SWA ramps up calls to cut UK spirits duty ahead of Budget

Demand for Scotch whisky has fallen by one million bottles in the UK since Chancellor Philip Hammond increased spirits tax in his March Budget, says the Scotch Whisky Association (SWA), proving the need for a cut in the November Budget.

The SWA launched its Drop the Dram Duty Campaign in July to urge Ministers to support the scrapping of what it calls an 80% ‘supertax’ on Scotch and a cut on spirits duty.

It followed the disappointing 2017 Spring Budget, which instead of a cut saw spirits duty rise with inflation, piling on more tax.

With the November Budget now fast approaching, the SWA has pointed toward official HMRC figures to back up its calls for a cut on spirits duty, stating that 36.7 million bottles were released for sale in the first six months of 2017 – down from 37.7 million in the same period last year.

The 2.6% fall follows the Chancellor’s decision to increase spirits duty in the spring Budget with inflation by 3.9%, meaning tax now makes up 80% of the cost of a bottle of Scotch.

An average priced bottle of Scotch Whisky is £12.77. Of this total, excise duty is £8.05 and VAT is £2.13, with a total of £10.18 going straight to the Treasury, while the value of the liquid accounts for just £2.59.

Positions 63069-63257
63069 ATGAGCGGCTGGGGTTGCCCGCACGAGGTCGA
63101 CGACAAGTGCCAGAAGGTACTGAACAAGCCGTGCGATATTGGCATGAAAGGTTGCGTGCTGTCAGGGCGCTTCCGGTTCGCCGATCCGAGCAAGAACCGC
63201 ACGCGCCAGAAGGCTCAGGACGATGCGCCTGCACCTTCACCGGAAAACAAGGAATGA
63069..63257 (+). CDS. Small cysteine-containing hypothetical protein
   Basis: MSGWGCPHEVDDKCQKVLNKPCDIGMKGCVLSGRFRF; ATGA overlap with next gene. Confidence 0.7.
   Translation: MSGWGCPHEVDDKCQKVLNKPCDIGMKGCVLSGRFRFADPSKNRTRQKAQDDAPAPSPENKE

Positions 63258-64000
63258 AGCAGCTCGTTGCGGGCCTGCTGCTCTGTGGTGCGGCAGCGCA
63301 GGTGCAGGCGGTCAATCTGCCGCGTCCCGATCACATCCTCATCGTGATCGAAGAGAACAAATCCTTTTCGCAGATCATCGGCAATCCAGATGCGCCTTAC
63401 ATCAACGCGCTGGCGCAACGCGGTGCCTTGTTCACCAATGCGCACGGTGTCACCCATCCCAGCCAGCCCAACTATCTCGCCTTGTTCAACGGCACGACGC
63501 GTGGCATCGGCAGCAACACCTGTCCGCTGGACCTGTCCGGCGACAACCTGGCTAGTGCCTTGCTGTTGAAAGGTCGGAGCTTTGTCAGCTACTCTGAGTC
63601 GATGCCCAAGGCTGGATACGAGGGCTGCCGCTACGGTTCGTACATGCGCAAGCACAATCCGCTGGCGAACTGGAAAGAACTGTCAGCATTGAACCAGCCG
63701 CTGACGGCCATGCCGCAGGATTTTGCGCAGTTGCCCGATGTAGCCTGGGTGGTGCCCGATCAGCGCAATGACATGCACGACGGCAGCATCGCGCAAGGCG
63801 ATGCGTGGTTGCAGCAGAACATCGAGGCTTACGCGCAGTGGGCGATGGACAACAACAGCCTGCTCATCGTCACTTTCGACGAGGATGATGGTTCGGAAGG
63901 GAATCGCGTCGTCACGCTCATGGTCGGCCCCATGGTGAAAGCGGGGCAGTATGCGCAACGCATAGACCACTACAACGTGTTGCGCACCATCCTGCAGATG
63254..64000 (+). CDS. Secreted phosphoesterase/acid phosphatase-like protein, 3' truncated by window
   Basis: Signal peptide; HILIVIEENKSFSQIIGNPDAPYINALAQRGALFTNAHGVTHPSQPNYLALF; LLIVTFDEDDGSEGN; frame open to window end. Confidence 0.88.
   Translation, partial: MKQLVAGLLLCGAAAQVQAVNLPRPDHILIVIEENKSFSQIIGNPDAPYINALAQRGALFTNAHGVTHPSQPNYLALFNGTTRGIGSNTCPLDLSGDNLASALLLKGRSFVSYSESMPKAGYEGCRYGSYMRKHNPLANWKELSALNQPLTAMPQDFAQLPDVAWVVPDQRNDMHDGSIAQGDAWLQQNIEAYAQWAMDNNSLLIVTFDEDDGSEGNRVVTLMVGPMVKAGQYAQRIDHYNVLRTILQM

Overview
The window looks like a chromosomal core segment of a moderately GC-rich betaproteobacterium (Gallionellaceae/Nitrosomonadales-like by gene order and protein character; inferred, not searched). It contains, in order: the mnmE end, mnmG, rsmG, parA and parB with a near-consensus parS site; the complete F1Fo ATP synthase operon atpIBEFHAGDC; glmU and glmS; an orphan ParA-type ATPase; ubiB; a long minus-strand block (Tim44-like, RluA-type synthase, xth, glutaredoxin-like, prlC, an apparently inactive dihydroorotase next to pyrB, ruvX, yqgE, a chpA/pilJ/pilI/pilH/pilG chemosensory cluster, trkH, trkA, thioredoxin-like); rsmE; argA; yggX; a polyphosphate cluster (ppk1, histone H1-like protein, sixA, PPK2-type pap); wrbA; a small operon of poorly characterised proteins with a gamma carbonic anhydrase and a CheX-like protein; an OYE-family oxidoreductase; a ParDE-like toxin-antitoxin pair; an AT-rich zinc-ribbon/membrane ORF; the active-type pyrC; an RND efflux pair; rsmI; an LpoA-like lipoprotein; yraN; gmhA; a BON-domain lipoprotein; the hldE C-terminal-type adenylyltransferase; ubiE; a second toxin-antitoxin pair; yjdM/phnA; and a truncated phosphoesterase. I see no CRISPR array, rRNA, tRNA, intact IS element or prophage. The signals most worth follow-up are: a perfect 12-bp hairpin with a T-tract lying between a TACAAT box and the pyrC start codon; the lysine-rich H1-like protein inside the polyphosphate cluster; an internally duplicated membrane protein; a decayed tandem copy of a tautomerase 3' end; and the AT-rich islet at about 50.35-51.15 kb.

The trade body has also pointed out that the tax revenue generated from spirits sales in the UK has actually fallen since Philip Hammond’s spring increase – meaning less money for the Treasury.

Spirits revenue was down more than 7% in the first financial quarter of 2017/18 to £697 million from £751m in the same period from April to the end of June the previous year, according to the SWA.

In contrast, a 2% cut in 2015 saw spirits revenue rise by 4% – giving a £124 million boost to the Treasury – while a freeze in 2016 led to a revenue increase of more than 7% – a boost of £229m.

“Philip Hammond’s damaging 3.9% spirits duty hike has hit UK demand for Scotch and seen less money going to the Treasury,” added Karen Betts, SWA chief executive.

“The Chancellor should use his November Budget to Drop The Dram Duty and boost a great British success story. Cutting tax would send a strong signal that the Government believes in a world-famous UK manufacturing industry which supports 40,000 jobs and plays a key role in Scotland’s economy.”

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